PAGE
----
As a high school teacher, sometimes the littlest of instances force a reflection on my own less-than-stellar moments as a student and helps me get through some less-than-stellar days on the education front.
So a confession: There were times when I did not behave as a good student.
Spanish class was one of those times.
I was horrible in Spanish class. From the day I stood in the door of the classroom, to the day I vowed never to take another course from that teacher, I was just an absolutely plain awful student.
Let me back up and explain that this was a difficult time for me. My dad’s career transferred us from New Jersey to Ohio. I was a junior in high school, moving away from all of my friends, my networks, my favorite mall (this is important to a teenager) to a town I didn’t understand. I went from being a Fighting Eagle to a Fighting Quaker (yes, frighteningly enough, this is a real mascot – an oxymoron in itself). Did I mention that I was a junior? In high school?
As a new student, I got the thrill of being escorted around the building by the wind-pant wearing, whistle-swinging P.E. teacher. He led me through the building with an editorial about many different things: who not to hang out with, what not to eat in the cafeteria and where not to sit at the stadium. He also introduced me to all of my teachers – as they were in the middle of teaching their first period classes. It was quite embarrassing, if I do say so myself.
He directed me into the Spanish classroom, and I stopped dead in my tracks. The class was being taught by the wife in The Shining with a pyramid haircut. I had a flash to being snowed in the high school and this teacher screaming as her students shouted “Red Rum, Red Rum!” I could not step any further into the door. This did not bode well for the gym teacher who proceeded to push me as if I was on the defensive line through the doorway.
Mrs. S. looked at me inquisitively, introduced herself and was very nice that day. It was the first and last time that would happen.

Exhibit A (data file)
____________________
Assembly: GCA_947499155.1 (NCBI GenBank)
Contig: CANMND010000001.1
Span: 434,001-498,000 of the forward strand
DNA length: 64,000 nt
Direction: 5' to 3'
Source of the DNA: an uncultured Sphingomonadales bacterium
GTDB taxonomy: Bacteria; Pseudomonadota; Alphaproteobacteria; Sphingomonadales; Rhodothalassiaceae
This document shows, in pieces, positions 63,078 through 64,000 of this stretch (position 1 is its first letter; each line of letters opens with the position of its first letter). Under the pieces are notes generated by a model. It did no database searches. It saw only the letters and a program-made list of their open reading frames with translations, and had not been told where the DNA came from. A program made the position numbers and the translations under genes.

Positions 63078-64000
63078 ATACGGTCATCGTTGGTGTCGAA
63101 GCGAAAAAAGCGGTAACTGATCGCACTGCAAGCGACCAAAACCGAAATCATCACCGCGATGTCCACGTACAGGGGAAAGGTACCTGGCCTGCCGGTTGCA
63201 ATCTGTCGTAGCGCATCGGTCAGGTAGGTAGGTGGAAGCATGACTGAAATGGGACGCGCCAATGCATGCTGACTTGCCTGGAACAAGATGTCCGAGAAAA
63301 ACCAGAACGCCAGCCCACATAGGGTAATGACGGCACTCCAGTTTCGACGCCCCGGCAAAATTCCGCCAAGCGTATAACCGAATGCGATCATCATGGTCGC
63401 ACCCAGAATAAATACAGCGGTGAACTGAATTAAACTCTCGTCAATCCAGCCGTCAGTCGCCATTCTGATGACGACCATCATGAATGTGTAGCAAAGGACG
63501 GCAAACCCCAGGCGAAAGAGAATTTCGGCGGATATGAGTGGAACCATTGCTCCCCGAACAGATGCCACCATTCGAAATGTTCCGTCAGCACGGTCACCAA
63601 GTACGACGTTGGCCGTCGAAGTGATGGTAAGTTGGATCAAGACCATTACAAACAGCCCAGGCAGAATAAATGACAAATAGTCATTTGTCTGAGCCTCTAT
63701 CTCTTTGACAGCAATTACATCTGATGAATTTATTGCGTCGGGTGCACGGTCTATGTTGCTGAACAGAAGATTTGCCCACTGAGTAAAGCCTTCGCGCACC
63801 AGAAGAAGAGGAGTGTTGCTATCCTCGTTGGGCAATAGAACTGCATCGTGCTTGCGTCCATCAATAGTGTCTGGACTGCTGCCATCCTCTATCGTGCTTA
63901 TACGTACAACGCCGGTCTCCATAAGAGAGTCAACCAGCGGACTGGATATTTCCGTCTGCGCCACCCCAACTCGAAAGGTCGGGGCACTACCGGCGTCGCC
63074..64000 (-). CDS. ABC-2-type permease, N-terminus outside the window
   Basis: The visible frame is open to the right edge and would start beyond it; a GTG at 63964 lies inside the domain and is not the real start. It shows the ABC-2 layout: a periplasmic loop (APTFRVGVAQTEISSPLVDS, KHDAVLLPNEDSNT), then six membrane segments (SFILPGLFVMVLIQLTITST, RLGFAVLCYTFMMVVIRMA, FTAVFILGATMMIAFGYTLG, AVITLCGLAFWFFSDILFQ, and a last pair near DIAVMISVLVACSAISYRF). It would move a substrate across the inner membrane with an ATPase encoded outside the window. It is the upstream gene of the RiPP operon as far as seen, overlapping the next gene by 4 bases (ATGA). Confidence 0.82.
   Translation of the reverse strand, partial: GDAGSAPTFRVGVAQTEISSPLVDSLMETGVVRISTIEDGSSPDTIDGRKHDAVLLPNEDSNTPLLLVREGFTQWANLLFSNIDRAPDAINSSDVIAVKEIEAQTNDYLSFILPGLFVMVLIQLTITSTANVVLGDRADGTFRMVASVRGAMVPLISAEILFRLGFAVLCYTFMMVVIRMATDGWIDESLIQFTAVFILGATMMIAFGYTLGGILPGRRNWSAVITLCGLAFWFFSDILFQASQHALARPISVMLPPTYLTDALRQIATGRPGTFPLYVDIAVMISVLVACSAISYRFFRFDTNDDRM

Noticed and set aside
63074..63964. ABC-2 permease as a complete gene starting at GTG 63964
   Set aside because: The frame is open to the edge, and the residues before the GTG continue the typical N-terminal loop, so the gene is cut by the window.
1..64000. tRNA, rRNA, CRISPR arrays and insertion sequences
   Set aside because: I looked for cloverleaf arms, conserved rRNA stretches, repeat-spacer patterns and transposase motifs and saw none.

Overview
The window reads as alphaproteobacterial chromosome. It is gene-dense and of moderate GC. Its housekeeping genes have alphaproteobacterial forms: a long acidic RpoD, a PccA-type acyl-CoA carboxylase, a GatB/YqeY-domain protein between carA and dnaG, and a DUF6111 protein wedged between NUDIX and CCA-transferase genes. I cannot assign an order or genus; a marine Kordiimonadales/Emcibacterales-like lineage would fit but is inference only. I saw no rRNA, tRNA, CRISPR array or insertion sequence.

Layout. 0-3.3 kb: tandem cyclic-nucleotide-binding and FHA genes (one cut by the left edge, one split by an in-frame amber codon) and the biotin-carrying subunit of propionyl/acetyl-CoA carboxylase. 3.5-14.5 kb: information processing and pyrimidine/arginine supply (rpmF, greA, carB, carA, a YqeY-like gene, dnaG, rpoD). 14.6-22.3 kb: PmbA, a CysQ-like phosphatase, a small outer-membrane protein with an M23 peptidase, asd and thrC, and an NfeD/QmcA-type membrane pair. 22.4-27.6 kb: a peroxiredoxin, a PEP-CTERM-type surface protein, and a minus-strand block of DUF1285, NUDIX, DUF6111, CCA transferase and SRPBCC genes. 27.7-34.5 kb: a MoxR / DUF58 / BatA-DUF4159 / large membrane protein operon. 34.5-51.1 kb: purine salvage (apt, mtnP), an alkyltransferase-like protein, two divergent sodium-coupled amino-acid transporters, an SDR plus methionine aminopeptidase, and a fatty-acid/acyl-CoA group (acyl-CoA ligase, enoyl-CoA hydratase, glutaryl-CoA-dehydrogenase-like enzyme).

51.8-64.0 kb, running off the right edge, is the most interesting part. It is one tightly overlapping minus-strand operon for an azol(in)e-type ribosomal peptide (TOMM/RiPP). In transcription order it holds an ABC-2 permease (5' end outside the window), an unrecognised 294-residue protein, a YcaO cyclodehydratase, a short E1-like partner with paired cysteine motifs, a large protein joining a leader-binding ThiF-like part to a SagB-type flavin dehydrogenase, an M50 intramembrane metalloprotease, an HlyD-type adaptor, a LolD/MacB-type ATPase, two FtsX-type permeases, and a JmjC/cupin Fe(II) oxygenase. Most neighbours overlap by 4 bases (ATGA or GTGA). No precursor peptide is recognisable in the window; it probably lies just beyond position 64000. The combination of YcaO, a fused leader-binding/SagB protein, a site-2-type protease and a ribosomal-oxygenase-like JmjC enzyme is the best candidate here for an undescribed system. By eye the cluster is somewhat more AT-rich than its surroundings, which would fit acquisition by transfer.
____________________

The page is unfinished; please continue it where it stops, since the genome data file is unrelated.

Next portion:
I was awful in her class. First, I was placed in the back of the room. This is not a good place for me – especially in a class that was Greek to me, oops, I mean Spanish. I would try listening to her, I really would, but I couldn’t get the vision of her fighting off Jack Nicholson’s character out of my mind. The same actress also starred in Popeye – as Olive Oil – so it was Shining or Olive Oil, all day, every day. Also, Mrs. S. talked like she was eating her face. It was very disturbing.
After awhile, I began to read in class. Novels, not Spanish. This is when Mrs. S. caught on to my less-than-stellar performance as a student. She began taking away the precious novels I would be reading in class. I switched to magazines. She figured that out, too. Darn.
My mom, Crazy Pat, was concerned when Mrs. S. called her in for a conference. I told my mom that Mrs. S. was mean and that she reminded me of a horror movie actress. I also told my mom that Mrs. S. was so boring and she always took my things away. Did I mention I was awful?
Crazy Pat went in for the conference. She came home, spread out 12 novels and 16 magazines on the kitchen table. She told me she believed that I was not acting appropriately, and there was a personality conflict because of it. She said I needed to apologize the Mrs. S. and start paying attention.
I started paying attention. But I never apologized.
Driving home from school yesterday, I saw my Spanish teacher walking her dog. She still had the pyramid haircut. She still had the inquisitive look on her face. She still looked exactly like the actress in The Shining.
I felt badly for my behavior as a 16-year-old. To Mrs. S., I am truly sorry for my poor behavior. The old saying is true: what comes around goes around. And it has come full circle now that I am a teacher. Oh, and one more thing, thanks for giving my novels and magazines to my mom. I really appreciated it. Oh, and, sorry for being just plain awful. OK? Thanks.